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Topic: external 5V at +5V pin, and USB connection (Read 1 time) previous topic - next topic


I posted this on another subforum, but I got only one opinion, so I am hoping for better results here.

I designed a shield that powers Arduino Uno with 5V trough +5V pin.

For testing purposes I need to connect Uno to PC, and shield to 12V, but shield has a 5V regulator that powers Arduino Uno..

Will I damage anything if I connect Uno to PC with USB cable (that also has 5V supply)?

Here is the schematics, I want to controll idle speed on my car with a little steeper motor, and Daytime Running Lights:


in the schematics VCC is connected to the Vin pin, but I changed that, so it is now connected to +5V pin (as it was suggested by arduino member  retrolefty - thanks).
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My Arduino Diecimila has a movable jumper to select between USB power and the power jack.  Selecting the power jack will disconnect the USB power and prevent any possible conflicts.
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I don't think it will be a problem. If you have two 5V regulators both driving the same node, one of them will "win" (i.e., supply the majority of the current) and the other will mostly be off. It depends on which regulator is internally set to the higher voltage (e.g., one is trying to drive 5.001V and the other 4.999V, the one that tries to drive 5.001V will supply the majority of the current).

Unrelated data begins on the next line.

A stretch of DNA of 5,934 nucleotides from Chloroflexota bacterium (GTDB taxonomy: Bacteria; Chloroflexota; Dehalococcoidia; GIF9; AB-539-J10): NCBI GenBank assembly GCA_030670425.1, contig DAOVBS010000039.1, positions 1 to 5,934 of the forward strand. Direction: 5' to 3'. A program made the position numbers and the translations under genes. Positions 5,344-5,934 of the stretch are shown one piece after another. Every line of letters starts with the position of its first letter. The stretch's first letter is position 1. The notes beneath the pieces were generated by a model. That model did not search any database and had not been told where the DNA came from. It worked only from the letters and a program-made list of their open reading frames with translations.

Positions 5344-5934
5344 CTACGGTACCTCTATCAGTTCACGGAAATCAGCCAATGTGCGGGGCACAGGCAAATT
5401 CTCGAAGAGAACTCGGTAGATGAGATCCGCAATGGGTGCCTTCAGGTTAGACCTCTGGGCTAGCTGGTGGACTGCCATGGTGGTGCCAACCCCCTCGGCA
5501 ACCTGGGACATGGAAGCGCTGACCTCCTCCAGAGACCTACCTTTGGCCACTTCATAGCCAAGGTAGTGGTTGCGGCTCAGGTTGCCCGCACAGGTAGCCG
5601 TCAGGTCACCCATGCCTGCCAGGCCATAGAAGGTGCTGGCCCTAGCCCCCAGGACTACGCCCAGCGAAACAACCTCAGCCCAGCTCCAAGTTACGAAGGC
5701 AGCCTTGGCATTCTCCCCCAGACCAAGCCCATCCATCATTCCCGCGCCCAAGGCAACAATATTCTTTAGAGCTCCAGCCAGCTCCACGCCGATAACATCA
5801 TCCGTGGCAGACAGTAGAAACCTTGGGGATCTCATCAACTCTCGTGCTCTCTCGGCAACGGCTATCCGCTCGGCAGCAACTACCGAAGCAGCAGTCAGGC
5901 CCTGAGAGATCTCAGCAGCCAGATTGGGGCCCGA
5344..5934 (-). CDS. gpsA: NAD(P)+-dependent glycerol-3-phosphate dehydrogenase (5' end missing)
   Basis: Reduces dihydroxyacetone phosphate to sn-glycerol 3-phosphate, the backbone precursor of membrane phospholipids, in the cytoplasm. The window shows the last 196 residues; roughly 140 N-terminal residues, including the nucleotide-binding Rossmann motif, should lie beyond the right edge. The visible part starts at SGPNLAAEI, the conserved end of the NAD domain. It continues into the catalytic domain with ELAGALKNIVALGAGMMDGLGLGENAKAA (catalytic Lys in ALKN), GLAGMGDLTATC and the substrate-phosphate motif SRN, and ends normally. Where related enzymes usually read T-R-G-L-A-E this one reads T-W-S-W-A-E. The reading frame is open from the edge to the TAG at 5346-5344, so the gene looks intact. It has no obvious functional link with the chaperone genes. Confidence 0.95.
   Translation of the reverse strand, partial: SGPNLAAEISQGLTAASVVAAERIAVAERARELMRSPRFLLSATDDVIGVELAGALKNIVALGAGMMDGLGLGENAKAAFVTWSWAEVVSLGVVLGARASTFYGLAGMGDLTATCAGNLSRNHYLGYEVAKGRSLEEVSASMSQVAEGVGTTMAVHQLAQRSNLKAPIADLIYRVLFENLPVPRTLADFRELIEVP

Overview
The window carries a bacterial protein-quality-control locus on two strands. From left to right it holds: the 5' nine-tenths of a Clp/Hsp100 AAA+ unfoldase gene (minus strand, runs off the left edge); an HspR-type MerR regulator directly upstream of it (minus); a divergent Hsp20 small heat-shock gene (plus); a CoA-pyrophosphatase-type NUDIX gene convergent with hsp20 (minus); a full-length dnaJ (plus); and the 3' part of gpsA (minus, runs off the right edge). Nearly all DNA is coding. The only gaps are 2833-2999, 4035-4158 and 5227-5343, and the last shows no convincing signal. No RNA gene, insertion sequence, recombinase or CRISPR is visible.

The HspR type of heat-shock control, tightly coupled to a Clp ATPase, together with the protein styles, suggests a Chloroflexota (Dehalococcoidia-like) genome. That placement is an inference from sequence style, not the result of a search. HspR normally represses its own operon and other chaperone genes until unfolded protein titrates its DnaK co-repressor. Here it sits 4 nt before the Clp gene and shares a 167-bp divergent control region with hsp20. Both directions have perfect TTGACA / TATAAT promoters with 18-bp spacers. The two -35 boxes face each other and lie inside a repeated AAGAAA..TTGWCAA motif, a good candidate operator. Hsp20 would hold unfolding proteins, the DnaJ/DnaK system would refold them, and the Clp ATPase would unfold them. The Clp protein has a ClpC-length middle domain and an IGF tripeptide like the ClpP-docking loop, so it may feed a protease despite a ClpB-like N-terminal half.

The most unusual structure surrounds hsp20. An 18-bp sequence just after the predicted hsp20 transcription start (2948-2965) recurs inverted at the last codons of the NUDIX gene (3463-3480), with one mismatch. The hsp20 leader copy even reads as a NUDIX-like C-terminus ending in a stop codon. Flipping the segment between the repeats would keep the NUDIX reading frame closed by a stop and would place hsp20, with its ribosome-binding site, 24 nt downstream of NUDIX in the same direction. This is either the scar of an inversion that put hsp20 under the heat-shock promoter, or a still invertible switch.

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Your shield regulator talk confuses me. But I have used (the Duemilanove) with 12V on the DC jack and on USB simultaneously, without problems.


Mar 01, 2011, 07:44 pm Last Edit: Mar 01, 2011, 07:45 pm by retrolefty Reason: 1

Many Arduino boards (Including Duemilanove and Uno) have automatic power switching.
Nothing like the official documentation for authoritative answers. Better than 100 opinions here.

The Arduino Uno can be powered via the USB connection or with an external power supply. The power source is selected automatically.

Yes, but that doesn't state which voltage source is select if both are avalible (external takes priority). And the OP had a setup where he is hard-wiring an external regulated +5vdc voltage source to the Arduino's +5vdc shield pin, so in his case there might be three different voltage sources and his question was relevant.

The Arduino automatic voltage switching circuit has added complexity from the prior manual jumper placement where one could 'force' voltage source from only USB or only external power source (or Vin pin) or neither, if one wished to wired an external regulated voltage source to the +5vdc pin.

What we are dealing with is the undesired, but workable in practice, of having two (or more?) active voltage sources 'hardwired' together, which is normally not a recommended good engineering practice from any voltage regulator datasheet I've read that talked about that issue.


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